February… I must convince our production teams in charge of our three manufacturing facilities to proceed with a change of an important raw material from another supplier and this change must occur as soon as possible, even though it is our “high season”… I have worked hard at getting this deal and my President is thrilled by the financial saving impact this new deal will bring to the company; so, I said to myself, it will be easy to convince our three teams.
I organize a meeting with those three teams and make the best presentation to influence their approval of this change of supplier as soon as possible. Project is welcome but (yes, there is a “but”) the three teams are unanimous about doing this change in the slow season which is 10 months later and pushing by that long the hefty savings coming with my proposed change.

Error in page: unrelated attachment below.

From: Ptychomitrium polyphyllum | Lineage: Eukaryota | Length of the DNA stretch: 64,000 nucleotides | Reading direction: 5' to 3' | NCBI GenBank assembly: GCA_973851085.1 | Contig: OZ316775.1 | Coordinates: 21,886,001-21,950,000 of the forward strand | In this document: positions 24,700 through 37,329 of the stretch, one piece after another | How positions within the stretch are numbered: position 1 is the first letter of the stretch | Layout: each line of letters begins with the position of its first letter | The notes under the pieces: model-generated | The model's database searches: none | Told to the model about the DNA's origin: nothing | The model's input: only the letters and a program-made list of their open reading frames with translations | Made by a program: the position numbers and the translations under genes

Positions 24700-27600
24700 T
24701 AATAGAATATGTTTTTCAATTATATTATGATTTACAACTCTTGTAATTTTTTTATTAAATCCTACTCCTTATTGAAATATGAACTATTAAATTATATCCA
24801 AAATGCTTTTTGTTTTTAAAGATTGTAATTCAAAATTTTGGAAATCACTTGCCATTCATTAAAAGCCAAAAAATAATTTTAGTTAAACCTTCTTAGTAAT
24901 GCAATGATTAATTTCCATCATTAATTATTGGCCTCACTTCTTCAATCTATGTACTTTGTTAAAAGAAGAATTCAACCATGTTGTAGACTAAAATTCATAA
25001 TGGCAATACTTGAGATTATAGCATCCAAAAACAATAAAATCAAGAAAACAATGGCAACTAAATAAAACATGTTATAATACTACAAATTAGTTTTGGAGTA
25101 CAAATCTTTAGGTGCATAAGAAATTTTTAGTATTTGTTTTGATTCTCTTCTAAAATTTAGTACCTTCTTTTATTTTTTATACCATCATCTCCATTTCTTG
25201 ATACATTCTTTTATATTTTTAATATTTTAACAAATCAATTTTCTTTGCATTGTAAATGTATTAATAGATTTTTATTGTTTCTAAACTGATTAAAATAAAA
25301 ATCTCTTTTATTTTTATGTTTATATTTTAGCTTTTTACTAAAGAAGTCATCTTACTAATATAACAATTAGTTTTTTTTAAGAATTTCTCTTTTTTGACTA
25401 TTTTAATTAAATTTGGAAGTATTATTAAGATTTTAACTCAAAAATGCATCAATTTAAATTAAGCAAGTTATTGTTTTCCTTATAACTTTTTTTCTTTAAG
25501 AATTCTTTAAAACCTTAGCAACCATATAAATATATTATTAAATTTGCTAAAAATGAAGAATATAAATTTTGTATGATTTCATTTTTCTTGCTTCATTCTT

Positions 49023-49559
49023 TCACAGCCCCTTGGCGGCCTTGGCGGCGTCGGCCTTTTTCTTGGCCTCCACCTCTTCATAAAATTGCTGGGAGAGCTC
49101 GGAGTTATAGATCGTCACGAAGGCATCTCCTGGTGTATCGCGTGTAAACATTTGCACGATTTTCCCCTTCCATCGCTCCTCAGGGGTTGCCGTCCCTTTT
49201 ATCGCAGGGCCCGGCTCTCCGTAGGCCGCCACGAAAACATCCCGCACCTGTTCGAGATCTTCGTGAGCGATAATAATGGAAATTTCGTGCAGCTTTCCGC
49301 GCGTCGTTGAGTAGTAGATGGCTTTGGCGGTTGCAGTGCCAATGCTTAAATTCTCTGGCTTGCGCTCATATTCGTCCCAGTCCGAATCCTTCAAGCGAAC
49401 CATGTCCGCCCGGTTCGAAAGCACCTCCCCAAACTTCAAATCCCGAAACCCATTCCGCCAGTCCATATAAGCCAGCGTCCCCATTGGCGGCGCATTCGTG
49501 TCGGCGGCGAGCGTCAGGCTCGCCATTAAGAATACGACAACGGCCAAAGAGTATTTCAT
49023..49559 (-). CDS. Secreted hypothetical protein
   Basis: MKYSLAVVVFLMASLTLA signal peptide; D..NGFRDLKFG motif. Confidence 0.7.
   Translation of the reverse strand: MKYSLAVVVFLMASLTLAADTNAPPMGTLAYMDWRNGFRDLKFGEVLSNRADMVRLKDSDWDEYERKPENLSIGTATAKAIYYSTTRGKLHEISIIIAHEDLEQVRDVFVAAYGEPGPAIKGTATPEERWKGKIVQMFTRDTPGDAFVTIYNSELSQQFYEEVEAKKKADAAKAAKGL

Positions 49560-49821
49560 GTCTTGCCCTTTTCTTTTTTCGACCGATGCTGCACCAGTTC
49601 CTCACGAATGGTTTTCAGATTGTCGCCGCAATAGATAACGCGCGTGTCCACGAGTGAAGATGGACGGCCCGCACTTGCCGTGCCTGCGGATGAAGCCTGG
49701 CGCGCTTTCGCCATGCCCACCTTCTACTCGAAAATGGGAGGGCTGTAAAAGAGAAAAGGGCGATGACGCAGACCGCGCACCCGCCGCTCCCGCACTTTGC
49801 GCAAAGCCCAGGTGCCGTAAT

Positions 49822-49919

What would you do if you were me?
Let’s keep in mind that leadership could be by default or by choice. If I opt for a leadership by default, I impose my idea on these teams using my authority, thus resulting in negative reactions and low engagement. If I choose to create value by aligning forces, leadership by choice, I show empathy by listening to each person’s point of view, then I ask them to think as one team effort to propose one consented idea and, finally, I ask them what it would take for them to introduce this change within the next two months.
You see, leading in a positive way, I made sure each team was recognized for their valued contribution, I put my trust in them to come up with the best solution. The same applies to negotiation – keep your goal in mind, do not judge or interpret the others’ comments and have empathy, then when you too have gain their empathy, bring back your goal to the table to have it accepted.